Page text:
Author Archives: Rabbi Gershom Sizomu

Rabbi Gershom Sizomu

About Rabbi Gershom Sizomu

Rabbi Gershom Sizomu is the spiritual leader of the Abayudaya Jews of Uganda. Ordained in the United States, he returns frequently to speak to community groups throughout the country.

Hanukkah Light for Women in Uganda

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More than anything Nalugya Rehema wanted to be a mother. She was very happy when she got pregnant, but she lost the baby. She became pregnant again, but again she lost the baby. Five times she became pregnant, five times she lost the baby.  She went to the local herbalist. She sold her cow to pay for treatments that did not help. Her husband threatened to leave her. Her life seemed hopeless.

The miracle of Hanukkah is bringing light to places of darkness. Unlike most parts of the world, the winter is not a dark time in Uganda. Because we are at the Equator, there are 12 hours of daylight and 12 hours of darkness all year round. We do not crave sunlight. But like people everywhere, we crave spiritual light. We crave hope. We crave possibilities. Hanukkah represents the possibilities. When we light the Hanukkah candles we remember that there is hope. And we are supposed to share this hope. This is called pirsum haness, publicizing the miracle. This is why we put our Hanukkiyah with our lit candles in a public place so everyone, no matter their religion, can share in the hope and light of the holiday.

The Abayudaya Jews of Uganda believe in sharing the miracles in our lives with all our neighbors. We built wells so that there will be clean water not only for Jews but for Muslims and Christians too. We have distributed mosquito nets to the entire community and in the last four years there have been no deaths from malaria. And the Tobin Health Center is open to everyone, regardless of religion.

Like the Hanukkah miracle, we publicize these miracles. We hold community forums. We have advertisements on the radio.

This is how Nalugya Rehema heard about the Tobin Health Center—on the radio. She met with Dr. Baniru Masaba. He found that the problem was with a rhesus blood incompatability. Dr. Masaba was able to treat her and she got pregnant. With his help during the pregnancy, she gave birth to a healthy baby boy.

She named him Gift.

Gift is now 2 and a half years old. Nalugya Rehema is a good mother but she needs to work. There are no childcare centers in our area, only in the capital. Gift cannot go to school until he is seven years old which is hard for the family. Again they need a miracle.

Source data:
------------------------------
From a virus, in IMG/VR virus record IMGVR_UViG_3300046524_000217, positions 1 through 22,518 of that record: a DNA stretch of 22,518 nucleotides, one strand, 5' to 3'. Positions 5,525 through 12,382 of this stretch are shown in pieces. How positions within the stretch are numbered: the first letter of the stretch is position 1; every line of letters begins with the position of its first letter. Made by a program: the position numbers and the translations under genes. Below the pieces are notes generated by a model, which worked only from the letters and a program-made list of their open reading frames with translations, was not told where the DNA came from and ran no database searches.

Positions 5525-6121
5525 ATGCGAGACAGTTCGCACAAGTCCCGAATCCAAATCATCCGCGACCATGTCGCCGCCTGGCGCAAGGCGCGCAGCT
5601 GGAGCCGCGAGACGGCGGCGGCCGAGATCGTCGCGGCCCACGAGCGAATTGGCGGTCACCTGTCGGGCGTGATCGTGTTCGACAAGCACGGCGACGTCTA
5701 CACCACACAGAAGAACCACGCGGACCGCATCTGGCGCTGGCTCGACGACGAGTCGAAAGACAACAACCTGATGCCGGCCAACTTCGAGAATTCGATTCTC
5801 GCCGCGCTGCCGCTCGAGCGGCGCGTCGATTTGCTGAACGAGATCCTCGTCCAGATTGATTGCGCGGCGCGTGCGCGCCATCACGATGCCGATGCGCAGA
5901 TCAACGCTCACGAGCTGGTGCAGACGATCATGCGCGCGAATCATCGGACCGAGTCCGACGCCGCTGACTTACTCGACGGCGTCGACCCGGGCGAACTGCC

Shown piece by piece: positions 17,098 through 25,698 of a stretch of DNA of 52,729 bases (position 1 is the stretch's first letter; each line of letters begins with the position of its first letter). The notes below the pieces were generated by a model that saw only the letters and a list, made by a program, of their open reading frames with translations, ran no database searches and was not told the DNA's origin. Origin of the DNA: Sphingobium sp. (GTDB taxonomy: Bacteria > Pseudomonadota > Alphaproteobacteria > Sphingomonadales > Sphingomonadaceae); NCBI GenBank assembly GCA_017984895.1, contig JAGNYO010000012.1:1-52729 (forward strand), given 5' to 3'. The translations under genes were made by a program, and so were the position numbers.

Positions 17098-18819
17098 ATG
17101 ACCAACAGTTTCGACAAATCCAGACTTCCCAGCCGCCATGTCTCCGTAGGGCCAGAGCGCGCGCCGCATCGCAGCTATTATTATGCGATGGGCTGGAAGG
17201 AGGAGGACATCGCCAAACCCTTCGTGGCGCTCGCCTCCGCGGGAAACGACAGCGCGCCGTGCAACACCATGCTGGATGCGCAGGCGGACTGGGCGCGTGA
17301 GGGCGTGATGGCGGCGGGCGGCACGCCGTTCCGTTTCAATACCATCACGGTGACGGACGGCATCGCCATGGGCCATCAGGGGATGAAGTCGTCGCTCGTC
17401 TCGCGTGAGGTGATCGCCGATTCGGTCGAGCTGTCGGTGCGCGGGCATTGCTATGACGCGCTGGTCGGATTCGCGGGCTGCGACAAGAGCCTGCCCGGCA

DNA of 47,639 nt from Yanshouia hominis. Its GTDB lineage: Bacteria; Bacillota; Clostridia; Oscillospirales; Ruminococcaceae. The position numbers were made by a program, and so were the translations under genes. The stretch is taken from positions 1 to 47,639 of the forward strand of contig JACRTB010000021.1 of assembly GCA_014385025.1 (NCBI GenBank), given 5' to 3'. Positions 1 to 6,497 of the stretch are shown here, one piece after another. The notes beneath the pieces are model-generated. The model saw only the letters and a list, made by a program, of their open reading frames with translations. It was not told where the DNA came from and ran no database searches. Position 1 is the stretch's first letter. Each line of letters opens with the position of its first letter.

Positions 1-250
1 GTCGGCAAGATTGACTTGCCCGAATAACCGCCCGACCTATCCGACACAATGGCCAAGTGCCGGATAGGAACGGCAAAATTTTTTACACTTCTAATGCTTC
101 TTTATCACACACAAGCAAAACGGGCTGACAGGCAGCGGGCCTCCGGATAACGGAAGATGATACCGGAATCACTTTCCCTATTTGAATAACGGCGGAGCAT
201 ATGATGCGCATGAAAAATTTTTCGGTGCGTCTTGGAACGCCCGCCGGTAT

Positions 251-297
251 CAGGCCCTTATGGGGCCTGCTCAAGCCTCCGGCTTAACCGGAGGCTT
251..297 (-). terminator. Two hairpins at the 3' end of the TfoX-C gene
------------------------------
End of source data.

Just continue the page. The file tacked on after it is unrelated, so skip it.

We are planning to build a childcare center for mothers and children like Nalugya and Gift. A facility for young children will mean that they will be safe and healthy, with access to proper nutrition. Their mothers will be able to pursue careers, help support their families, and play a part in the economic health of the community.

Hanukkah literally means rededication. We are rededicating our commitment to women and children by building a childcare center in 2015. The on-going support of Be’chol Lashon and all of our friends around the world is a miracle that allows us to improve our lives in Africa.

Posted on December 15, 2014

Note: The opinions expressed here are the personal views of the author. All comments on MyJewishLearning are moderated. Any comment that is offensive or inappropriate will be removed. Privacy Policy

A Modern Passover Miracle

This modern Passover Miracle story is perfect for sharing with friends and family at your Seder.

(Seated left to right). Rabbi Yonadav Keki ( Rabbi Sizomu’s father), Rabbi Samson Mugombe(Rabbi Sizomu's Grandfather),Rabbi Zakayo Mumbya, Rabbi Yaakov Were. (Standing left to right, Gabbaim) Solomon Ndu, Yechu Wetege, Eliyahu Musamba, Yaakov Kasakya, Peter Mubbale, Yechoas Kaweke

(Seated left to right). Rabbi Yonadav Keki ( Rabbi Sizomu’s father), Rabbi